Sunday, January 31, 2010

Charvaka - ii

Dr. S. Radhakrishnan in his 'Indian Philosophy' (Vol I) lists some of the quotations attributed to Charvakas. I'm quoting few of them below.

The Agnihotra, the three Vedas, the ascetic's three staves, and smearing oneself with ashes —
Brihaspati says, these are but means of livelihood for those who have no manliness nor sense.

If a beast slain in the Jyothishtoma rite will itself go to heaven,
why then does not the sacrificer forthwith offer his own father?
If the Sraddha produces gratification to beings who are dead,
then why not give food down below to those who are standing on the house-top?

While life remains, let a man live happily,
let him feed on butter though he runs in debt;
When once the body becomes ashes,
how can it ever return again?

If he who departs from the body goes to another world,
how is it that he come not back again, restless for love of his kindred?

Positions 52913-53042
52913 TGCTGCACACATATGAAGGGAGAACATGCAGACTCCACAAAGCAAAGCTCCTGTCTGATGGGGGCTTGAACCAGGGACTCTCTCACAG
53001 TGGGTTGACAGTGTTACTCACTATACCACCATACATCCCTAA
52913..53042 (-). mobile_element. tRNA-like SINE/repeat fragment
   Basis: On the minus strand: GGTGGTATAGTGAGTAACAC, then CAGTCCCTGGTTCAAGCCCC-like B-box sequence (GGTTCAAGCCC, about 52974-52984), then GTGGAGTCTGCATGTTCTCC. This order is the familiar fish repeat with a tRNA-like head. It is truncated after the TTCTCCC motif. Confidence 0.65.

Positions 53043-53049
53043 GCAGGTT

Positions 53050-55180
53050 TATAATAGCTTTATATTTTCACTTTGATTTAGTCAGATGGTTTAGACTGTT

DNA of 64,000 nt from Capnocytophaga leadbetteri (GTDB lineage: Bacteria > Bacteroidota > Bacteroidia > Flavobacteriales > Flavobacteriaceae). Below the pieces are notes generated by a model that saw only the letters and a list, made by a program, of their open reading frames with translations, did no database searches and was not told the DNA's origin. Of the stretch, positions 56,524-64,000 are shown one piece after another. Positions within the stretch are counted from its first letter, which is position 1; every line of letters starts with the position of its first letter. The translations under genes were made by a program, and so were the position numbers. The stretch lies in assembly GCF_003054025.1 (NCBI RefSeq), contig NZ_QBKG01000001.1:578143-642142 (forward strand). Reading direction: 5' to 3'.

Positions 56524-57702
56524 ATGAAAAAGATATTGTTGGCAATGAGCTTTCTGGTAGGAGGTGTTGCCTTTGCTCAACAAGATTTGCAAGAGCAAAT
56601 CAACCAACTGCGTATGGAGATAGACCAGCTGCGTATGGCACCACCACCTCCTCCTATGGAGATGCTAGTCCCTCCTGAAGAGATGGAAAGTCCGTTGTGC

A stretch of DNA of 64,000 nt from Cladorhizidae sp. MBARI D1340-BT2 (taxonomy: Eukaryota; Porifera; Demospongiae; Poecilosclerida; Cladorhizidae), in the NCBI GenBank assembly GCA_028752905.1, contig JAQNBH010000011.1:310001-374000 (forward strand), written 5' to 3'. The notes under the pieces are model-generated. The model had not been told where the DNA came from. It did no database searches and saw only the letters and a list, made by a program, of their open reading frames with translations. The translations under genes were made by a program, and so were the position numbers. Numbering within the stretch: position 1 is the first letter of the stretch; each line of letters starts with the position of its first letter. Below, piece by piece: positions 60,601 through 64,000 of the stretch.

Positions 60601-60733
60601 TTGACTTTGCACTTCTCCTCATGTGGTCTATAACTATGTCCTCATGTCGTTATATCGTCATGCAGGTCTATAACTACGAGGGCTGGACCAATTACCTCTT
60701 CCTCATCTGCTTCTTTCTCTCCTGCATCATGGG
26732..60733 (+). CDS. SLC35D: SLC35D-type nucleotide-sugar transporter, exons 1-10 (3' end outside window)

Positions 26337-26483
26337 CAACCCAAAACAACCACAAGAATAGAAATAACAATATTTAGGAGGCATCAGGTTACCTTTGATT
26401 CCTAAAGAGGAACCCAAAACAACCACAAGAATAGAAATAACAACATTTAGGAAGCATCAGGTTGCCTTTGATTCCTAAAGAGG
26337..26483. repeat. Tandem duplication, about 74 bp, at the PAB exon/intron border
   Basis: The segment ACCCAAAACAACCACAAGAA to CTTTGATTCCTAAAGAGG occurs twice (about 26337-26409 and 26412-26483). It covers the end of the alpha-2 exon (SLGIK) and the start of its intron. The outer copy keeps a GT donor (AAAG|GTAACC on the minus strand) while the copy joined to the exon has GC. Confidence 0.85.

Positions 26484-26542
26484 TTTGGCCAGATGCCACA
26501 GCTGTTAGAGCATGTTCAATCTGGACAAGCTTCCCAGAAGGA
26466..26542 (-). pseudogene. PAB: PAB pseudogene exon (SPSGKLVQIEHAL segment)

Hence it is only as a means of livelihood that Brahmans have established here
all these ceremonies for the dead, — there is no other fruit anywhere.
The three authors of the Vedas were buffoons, knaves, and demons.
All the well-known formulae of the pandits, jarphari, turphari, etc.
and all the obscene rites for the queen commanded in Aswamedha,
these were invented by buffoons, and so all the various kinds of presents to the priests,
while the eating of flesh was similarly commanded by night-prowling demons.

Radhakrishnan observes, "Obviously this account has an element of caricature of the cArvAka position. A philosophy professed seriously for centuries could not have been of the coarse kind that it is here reported to be."

However, I look at it differently. I have previously argued that Carvakas were fringe philosophers as they were always against the authority (which in religious matters were invariably Brahmins). In my opinion, the above quotations are nothing but frustration from their part. Common people understand only blunt and direct arguments. They were probably resorting to coarseness so that common people could see the commonsense in it.

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